As the rumblings of punk began to shake the very foundations of London’s music scene, the London SS was a band already beginning to find their feet in the proto-punk scene. Mick Jones led the charge with that group as they continued to turn pub dancefloors into a mess of glass and spilt beer. The band quickly broke up, but Jones was bitten by the music bug and, after witnessing the Sex Pistols, something clicked for the guitarist: “You knew straight away that was it, and this was what it was going to be like from now on. It was a new scene, new values—so different from what had happened before. A bit dangerous.” Jones was desperate to get himself a new band, and his then-manager Bernie Rhodes knew just the guy.
Meanwhile, Joe Strummer and his band the 101ers found himself in a filthy pub staring at the future. The Sex Pistols had taken to the stage and delivered one of the most visceral and vociferous performances the young singer had ever witnessed, and he was convinced that a wave of new sounds, new style and a whole new scene was beginning to take shape.
“I knew something was up, so I went out in the crowd, which was fairly sparse. And I saw the future—with a snotty handkerchief—right in front of me,” recalled Strummer. “It was immediately clear. Pub rock was, ‘Hello, you bunch of drunks, I’m gonna play these boogies and I hope you like them.’ The Pistols came out that Tuesday evening and their attitude was, ‘Here’s our tunes, and we couldn’t give a flying fuck whether you like them or not. In fact, we’re gonna play them even if you fucking hate them.'”
It wouldn’t take long for the group to form around the songwriting partnership of Joe Strummer and Mick Jones. While Strummer was positively brimming with political intent, Jones was intoxicated by the intricacies of rock ‘n’ roll. It was a potent combination that would set the band on a trajectory for the top of the pile. Or as Jones eloquently put it: “Joe would give me the words and I would make a song out of them“.
Of course, they would need themselves a rhythm section, and while Terry Chimes would take the role of drummer (later replaced by Topper Headon), it was the inclusion of punk activist Paul Simonon that would complete the ensemble and even gave them their iconic name: “It really came to my head when I started reading the newspapers, and a word that kept recurring was the word ‘clash’, so I thought ‘the Clash, what about that,’ to the others. And they and Bernard, they went for it.”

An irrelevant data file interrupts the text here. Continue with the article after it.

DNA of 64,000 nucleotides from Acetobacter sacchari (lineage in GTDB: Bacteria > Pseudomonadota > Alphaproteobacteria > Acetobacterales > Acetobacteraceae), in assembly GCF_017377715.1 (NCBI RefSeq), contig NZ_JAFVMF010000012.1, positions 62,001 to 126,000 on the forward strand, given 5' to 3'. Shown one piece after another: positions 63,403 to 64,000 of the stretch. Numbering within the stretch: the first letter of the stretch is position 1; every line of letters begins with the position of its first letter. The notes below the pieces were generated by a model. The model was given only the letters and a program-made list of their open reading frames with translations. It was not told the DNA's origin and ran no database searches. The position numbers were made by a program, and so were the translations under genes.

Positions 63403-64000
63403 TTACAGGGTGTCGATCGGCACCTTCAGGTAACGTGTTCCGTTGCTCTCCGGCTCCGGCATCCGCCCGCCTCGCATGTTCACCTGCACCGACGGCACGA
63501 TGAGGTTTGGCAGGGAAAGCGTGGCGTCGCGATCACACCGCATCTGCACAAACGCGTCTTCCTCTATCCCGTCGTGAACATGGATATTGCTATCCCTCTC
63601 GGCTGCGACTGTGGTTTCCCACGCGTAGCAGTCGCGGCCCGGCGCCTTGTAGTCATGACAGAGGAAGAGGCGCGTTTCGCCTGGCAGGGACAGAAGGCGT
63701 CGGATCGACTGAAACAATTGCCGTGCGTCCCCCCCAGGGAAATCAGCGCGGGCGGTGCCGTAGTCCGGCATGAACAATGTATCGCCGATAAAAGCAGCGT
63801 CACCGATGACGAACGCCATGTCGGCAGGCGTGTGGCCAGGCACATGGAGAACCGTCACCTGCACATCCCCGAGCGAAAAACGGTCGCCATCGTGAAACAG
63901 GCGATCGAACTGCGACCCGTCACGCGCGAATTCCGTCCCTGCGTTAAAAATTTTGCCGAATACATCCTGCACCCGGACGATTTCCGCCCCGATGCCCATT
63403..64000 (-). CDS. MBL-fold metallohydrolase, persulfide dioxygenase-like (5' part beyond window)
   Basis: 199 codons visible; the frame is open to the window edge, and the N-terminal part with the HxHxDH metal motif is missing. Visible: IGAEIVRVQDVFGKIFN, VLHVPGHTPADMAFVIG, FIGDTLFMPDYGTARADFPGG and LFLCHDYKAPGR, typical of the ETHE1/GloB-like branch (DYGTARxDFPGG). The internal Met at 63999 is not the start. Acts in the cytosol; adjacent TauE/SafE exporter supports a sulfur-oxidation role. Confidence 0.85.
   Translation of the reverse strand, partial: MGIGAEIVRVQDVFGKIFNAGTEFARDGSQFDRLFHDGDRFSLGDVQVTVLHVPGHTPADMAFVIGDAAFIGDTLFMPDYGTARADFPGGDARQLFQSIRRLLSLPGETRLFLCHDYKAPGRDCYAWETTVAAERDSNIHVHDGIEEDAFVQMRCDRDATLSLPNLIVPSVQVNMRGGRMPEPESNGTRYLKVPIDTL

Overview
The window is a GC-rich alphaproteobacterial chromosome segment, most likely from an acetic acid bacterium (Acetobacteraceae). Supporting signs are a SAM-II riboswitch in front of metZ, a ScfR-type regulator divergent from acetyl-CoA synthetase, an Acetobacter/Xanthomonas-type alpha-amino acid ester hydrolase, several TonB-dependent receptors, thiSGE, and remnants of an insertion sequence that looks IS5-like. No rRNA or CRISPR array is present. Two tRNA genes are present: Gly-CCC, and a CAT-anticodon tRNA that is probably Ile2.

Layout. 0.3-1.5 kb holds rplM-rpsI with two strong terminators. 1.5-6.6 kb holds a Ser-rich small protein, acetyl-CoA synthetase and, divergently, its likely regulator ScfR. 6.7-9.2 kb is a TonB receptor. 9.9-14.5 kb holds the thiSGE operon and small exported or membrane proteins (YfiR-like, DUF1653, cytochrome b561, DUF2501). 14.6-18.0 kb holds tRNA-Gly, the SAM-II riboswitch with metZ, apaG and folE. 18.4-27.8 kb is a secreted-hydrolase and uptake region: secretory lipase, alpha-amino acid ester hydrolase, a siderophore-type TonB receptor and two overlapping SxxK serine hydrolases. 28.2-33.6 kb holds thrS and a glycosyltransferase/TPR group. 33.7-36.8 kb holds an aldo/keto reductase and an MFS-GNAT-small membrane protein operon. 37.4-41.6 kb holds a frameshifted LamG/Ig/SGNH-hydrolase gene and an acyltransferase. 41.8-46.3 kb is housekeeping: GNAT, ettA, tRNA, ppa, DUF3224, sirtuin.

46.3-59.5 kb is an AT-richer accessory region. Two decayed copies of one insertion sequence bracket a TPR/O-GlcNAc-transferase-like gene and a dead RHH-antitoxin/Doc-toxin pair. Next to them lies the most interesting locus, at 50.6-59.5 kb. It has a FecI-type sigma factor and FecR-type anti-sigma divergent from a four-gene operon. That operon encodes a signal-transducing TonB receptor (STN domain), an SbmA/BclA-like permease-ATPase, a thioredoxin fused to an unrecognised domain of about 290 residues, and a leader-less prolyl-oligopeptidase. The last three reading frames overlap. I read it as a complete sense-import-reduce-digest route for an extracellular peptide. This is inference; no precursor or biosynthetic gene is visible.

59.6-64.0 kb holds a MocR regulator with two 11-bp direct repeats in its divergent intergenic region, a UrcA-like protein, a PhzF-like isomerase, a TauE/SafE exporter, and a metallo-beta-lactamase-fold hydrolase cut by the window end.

With a band in place, the quartet started to knock out some tunes, and after only a month of rehearsals, they began touring. This was 1976, and the wheels of punk were already in motion; perhaps aware of the genre’s flashbang potential, the group rallied to pull together an album quickly. The turn of the year would see punk already begin to hit the mainstream, following the explosive interview of the Sex Pistols for the Today show the previous December, so The Clash needed to get their act together and quick.
If there’s one thing The Clash have never been afraid of, it’s moving fast. With only about thirty gigs under their belt and very few of them as headliners, The Clash were signed by CBS Records for £100,000 — a simply ludicrous amount of money at the time. It would lead the archetypal punk zine Sniffin Glue to provide an iconic quote: “Punk died the day the Clash signed to CBS.” They picked up their cheque and began putting it to good use, hiring a studio for a three-week stint that would provide one of the greatest debut albums of all time.
Recorded over three weekends in the depths of winter in London back in 1977, there isn’t an album that more accurately captures that moment in time—imbued with the hopeful energy of a new movement yet batted down by the world around it—than this record. It showed the nature of punk’s movement, the curious need for creativity and the refusal to be hemmed in. It allowed the lyrical talent of Joe Strummer to flourish while providing encouraging signs of Mick Jones musical prowess. While the group would soon go on to conquer the globe, using their platform to highlight the world’s ills, this album was rooted in British iconography. It was by the people and for the people.
14 tracks of fearsome and potent moments of wasted youth and untethered revolution make The Clash quite possibly the best record the genre ever produced. Certainly the purest.
The album is split between a desperate need to highlight working-class youth’s plight and an unwillingness to accept the role as their lot. The Clash were determined to fight against any authority they could find, and it was a hedonistic mix of thrashing guitars and potent lyricism. Of course, the album is full to the brim with Clash classics. From their first single ‘White Riot’, to ‘Career Opportunities’ and ‘I’m So Bored of the U.S.A.’ and on to album opener ‘Janie Jones’, the songs on this record did more to cement the band’s iconography than any debut record could have hoped to.
It went one step further too. Not only did it sure up the footing of the band as they made their way up the path to success but it also energised the punk scene around them. It provided some poignancy to the genre and showed that punk wasn’t all bluster — it had a point to make.
An album made by a bunch of young hopefuls with nothing to lose is the usual tale for a debut punk record but there was something altogether more authentic about this LP which let you know that The Clash were, without doubt, the only band that mattered. If a debut album’s main purpose is to open the door to a band, then there’s surely no better introduction than this.
Ladies and gentlemen… The Clash.